Which leads us to the third issue, namely how to spend the gazillions of dollars/euros/yen now about to be handed out. I am afraid that we have to go back to Macroeconomics 101. Again. Even to those who had hoped that Keynes was well and truly dead, one only needs to mention the word liquidity trap in order to explain the situation. It has been popping up more and more frequently in the past three weeks: for all the help granted to the banking sector, nothing has managed to stimulate lending. We are in a situation where further easing of monetary policy will not work. The details are different from what Keynes explained, but the result is the same. Billions will yet be spent on underpinning the financial system, but will have no effect on getting the economy moving again. In order to obtain that, one has to look to the same elements as in the '30s: Demand.

There is no shortage in Europe of suggestions of temporary VAT reductions. In the US the talk is about temporary income tax reductions. But hey, have a look at the consumer, now understanding that he has bought a family home too expensive for his salary, and his job becoming more and more likely to go out the window as the recession progresses. He is unlikely to spend any windfalls from tax relief of one sort or another on consumption. He will use every penny to reduce his debts. This behaviour is fully in line with one of the more deep-seated theories of consumer behaviour, namely the permanent-income hypothesis, developed by one Milton Friedman in the '50s. It briefly states that consumers will base their consumption on what they believe to be their long-term income and save any windfall gains. Such as temporary tax reliefs...

Over the past three decades, it has become more and more Conventional Wisdom that state-run expenditure programmes should be avoided. No more New Deals to mess with the profit incentive structure in a well-functioning capitalist economy. But we do not have a well-functioning economy at this moment in time. A long, ideologically based foray into deregulation caused us to fall off that road. So the Third Lesson we can derive from basic economic theory is that public sector demand probably will be necessary in order to stimulate the economy.

Monday, 24 November 2008

New US economic team sets off global bear market rally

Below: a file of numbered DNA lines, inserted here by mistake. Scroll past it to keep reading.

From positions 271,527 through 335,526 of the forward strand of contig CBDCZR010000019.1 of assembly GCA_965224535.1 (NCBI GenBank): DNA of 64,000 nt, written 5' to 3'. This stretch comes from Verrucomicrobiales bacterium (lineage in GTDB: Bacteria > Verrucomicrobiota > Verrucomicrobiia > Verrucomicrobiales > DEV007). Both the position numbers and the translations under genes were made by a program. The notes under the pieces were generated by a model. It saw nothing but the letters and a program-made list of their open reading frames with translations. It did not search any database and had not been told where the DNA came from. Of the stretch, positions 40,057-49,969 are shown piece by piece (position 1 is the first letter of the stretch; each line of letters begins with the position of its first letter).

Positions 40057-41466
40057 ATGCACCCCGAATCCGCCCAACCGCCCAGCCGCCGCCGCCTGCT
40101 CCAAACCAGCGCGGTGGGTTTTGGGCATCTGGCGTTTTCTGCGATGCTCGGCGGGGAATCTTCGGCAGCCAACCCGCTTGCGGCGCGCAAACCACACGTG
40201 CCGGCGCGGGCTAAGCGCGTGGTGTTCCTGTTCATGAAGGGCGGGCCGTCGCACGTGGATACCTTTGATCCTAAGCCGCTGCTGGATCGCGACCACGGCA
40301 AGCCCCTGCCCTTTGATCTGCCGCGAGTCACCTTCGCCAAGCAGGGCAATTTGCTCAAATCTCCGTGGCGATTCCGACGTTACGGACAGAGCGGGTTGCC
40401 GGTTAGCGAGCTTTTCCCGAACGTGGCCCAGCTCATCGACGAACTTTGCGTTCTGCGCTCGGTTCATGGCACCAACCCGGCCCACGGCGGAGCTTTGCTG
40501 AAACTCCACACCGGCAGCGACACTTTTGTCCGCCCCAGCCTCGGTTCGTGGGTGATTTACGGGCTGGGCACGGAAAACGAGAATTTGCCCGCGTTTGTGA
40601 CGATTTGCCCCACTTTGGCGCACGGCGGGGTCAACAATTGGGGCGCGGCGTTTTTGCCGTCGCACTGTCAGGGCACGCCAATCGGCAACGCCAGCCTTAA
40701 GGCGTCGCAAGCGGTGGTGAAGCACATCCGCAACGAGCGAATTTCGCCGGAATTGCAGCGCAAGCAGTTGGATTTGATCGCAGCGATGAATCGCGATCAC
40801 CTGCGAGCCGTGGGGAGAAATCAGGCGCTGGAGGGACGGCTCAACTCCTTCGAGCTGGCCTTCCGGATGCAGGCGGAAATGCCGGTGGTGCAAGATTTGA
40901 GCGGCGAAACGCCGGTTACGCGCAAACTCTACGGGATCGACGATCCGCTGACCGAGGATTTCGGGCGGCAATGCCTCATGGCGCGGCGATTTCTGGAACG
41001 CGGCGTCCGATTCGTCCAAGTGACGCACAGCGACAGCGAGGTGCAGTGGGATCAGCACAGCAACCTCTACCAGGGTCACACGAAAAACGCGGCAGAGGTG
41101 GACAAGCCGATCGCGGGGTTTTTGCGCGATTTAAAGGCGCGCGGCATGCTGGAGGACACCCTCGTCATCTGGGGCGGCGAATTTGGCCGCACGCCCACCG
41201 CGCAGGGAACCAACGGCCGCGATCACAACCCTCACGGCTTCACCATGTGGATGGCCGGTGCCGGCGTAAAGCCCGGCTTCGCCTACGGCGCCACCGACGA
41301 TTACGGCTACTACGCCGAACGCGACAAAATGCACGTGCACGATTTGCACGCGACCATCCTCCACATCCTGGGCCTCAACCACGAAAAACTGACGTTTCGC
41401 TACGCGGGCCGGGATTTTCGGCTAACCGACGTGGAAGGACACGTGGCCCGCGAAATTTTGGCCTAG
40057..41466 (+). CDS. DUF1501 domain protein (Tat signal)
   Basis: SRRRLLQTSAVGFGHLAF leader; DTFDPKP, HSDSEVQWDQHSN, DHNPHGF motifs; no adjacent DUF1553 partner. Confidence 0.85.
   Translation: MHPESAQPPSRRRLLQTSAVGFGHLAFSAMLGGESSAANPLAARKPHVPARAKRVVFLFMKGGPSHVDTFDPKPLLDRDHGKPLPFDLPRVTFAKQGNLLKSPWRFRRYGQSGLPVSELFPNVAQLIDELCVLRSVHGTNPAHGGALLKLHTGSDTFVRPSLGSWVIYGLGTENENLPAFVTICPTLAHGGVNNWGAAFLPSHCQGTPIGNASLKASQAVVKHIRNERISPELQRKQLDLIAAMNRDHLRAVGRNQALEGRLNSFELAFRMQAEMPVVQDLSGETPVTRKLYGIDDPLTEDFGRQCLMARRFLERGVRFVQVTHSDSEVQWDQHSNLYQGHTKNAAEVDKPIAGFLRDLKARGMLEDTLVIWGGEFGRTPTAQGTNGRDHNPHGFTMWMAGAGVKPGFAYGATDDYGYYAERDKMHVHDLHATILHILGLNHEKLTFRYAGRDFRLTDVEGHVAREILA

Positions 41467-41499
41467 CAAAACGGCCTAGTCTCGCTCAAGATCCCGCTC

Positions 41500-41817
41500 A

In the afternoon Friday, NY time, rumours began to circulate that President-Elect Barack Obama had reached agreement with the two people who are supposed to take the central economics positions in his new administration. The rumours were almost confirmed by the Obama camp, so not it is considered as a given that the present President of the New York Fed, Timothy Geithner, will be appointed Secretary of the Treasury and former Treasury Secretary Lawrence Summers will be appointed Head of the National Economic Council.

If these appointments are made – and it appears there is no reason really to doubt the veracity of the rumours – it is a very, very different cup of tea from what we have seen over the past 8 years. For a while I pulled the joke on colleagues of asking them the name of the incumbent Secretary of the Treasury under Bush. Most had a tendency to hesitate a moment. Which was of course nothing but an indication of how far down the list of priorities the economy was to be found during the Bush Administration. This had of course been exactly the opposite of what was the case under Clinton, where Robert Rubin and Larry Summers held star status.

But now the economy is back with a vengeance, and Obama has chosen people respected as highly competent in the area. Geithner has made a quiet but very quick career. His first job was with one very influential lobbying organisation, Kissinger and Associates. He then moved on to the US Treasury Department in 1998 and in 1998 he was appointed Undersecretary, despite being a card-carrying republican. He left to join IMF in 2001 and in 2003 he was appointed president of the New York Fed.

Holding the most influential position in the US Federal Reserve system after Chairman Ben Bernanke, he has been deeply involved in virtually every major turn of the present crisis, and has gained respect as a hands on manager with a very strong understanding of the workings of the financial markets.

Geithner represents a very different approach to the markets from that professed by the current Administration (and the current Treasury Secretary). He is known as a strong advocate of an approach that definitely gives a role to government in controlling and setting the rules for the markets, and for creating a well-defined framework for the economy.

Some pundits have doubted his competence in the field of macroeconomics. One could say that for the coming two years or so, there will be enough day-to-day issues to keep Geithner focused. If not, he will have Larry Summers, his former mentor, available as a long-term planner.

Nobody doubts Summers' academic and economic competences, least of all himself. Earning his PhD in Economics at Harvard, he went on to become one of the youngest tenured professors at the same institution. He has a reputation for being a bruiser and a power player, who has alienated many former friends. After leaving the Clinton Administration He was appointed President of Harvard University and forced to leave in 2005 after a string of internal controversies that culminated in a fight over the relative merits of men and women in academics. He was, however, invited to return to Harvard in 2007 as an economics professor.